Plaintiffs made several subsequent investments with Titan, although the dates and amounts of the investments are unclear from the amended complaint. The amended complaint is internally inconsistent with regard to the extent of Titan's alleged fraud. See Am. Compl. ¶ 6 (alleging that defendant and Titan defrauded plaintiffs of $9.5 million); ¶¶ 8-9 (describing investments of $10,000, approximately $1.065 million, and $400,000 between 1998 and 2003, for a total of roughly $1.5 million); ¶ 12 (alleging total investments of $5 million as of October 2003), ¶ 37 (alleging total loss of $5 million in investment funds). Thus, plaintiffs' alleged total investments with Titan vary depending on which part of the amended complaint is credited. Plaintiffs give reasonably reliable dates for only two investments: the first for $10,000 in or around September 1998, see id. ¶ 8, and the last for $2 million made in November 2002. See id. ¶ 23. Plaintiffs' failure to properly and more specifically allege facts that are entirely under their control serves only to obfuscate any alleged wrongdoing on the part of defendant.

Beginning sometime in 2001 and ending sometime in 2003, Titan sent account statements to Eisenberg and FCIG at their shared business address in the District of Columbia, allegedly showing large earnings. See Am. Compl. ¶ 13. Meanwhile, in "early 2001" Titan named Charles Knott as investment advisor and point of contact for Eisenberg and FCIG. Id. ¶ 14. Knott traveled to the District of Columbia an unspecified number of times to meet with Eisenberg on unspecified dates "in 2001 and 2002." Id.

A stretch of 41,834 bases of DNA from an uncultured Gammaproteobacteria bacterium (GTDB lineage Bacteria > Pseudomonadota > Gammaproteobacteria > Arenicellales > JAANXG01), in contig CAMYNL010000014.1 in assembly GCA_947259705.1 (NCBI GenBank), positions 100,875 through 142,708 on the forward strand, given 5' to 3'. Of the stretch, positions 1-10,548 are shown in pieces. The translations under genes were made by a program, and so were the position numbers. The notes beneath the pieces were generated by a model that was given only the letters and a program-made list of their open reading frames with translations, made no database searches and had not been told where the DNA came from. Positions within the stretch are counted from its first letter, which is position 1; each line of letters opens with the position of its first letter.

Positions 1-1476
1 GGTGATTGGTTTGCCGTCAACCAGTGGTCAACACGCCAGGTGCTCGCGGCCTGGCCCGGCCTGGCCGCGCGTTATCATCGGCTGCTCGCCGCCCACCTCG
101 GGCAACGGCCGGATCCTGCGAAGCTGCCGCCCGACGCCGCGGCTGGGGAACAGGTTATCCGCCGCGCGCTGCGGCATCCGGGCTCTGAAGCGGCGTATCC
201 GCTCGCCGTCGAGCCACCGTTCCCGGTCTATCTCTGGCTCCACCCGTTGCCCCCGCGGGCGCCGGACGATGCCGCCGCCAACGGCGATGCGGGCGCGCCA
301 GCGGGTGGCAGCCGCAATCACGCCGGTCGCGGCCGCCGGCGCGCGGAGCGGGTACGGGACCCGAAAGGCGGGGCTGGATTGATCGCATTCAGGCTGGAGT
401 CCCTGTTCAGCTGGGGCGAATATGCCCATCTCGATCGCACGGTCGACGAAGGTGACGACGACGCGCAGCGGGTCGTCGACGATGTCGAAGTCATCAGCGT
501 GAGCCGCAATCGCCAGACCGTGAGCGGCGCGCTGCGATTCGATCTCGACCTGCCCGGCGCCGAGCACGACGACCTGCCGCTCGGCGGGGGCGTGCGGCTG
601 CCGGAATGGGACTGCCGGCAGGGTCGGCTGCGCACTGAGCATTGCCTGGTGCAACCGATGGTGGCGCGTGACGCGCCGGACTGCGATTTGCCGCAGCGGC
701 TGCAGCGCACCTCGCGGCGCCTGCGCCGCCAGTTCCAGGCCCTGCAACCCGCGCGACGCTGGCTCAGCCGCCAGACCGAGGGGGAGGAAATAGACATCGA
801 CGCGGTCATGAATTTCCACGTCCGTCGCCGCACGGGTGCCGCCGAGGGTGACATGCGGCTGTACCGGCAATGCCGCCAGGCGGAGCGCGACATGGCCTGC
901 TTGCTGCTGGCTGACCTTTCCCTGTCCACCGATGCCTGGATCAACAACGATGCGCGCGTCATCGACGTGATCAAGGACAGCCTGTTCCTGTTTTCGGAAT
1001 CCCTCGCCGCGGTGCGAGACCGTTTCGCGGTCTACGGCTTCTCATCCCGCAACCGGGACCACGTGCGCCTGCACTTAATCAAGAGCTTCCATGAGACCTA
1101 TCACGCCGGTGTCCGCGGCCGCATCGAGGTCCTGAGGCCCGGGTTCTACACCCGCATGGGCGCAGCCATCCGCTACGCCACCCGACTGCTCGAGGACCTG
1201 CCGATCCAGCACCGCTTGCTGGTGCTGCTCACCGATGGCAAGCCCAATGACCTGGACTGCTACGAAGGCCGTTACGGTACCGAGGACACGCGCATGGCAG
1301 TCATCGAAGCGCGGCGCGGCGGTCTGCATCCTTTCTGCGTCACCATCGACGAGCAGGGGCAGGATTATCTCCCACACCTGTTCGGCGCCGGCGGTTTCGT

At an unspecified time "[i]n or about 2002" Knott informed FCIG that defendant IFX would assume responsibility for management, investment, and brokerage service from IG. Am. Compl ¶ 15. Sometime thereafter, Christopher Cruden, an IFX employee, developed a professional relationship with Eisenberg and began calling him "regularly to offer assurances about IFX's role" in Titan's investment program. Id. In addition, both Cruden and Knott contacted Eisenberg to invite him to London for a presentation at IFX's offices. See id.

In November 2002, Eisenberg accepted Cruden and Knott's invitation and attended an IFX/Titan presentation at IFX's offices in London. See Am. Compl ¶ 18. Based on the PowerPoint presentation made to Eisenberg at the London meeting, FCIG made a final investment of $2 million with Titan. See id.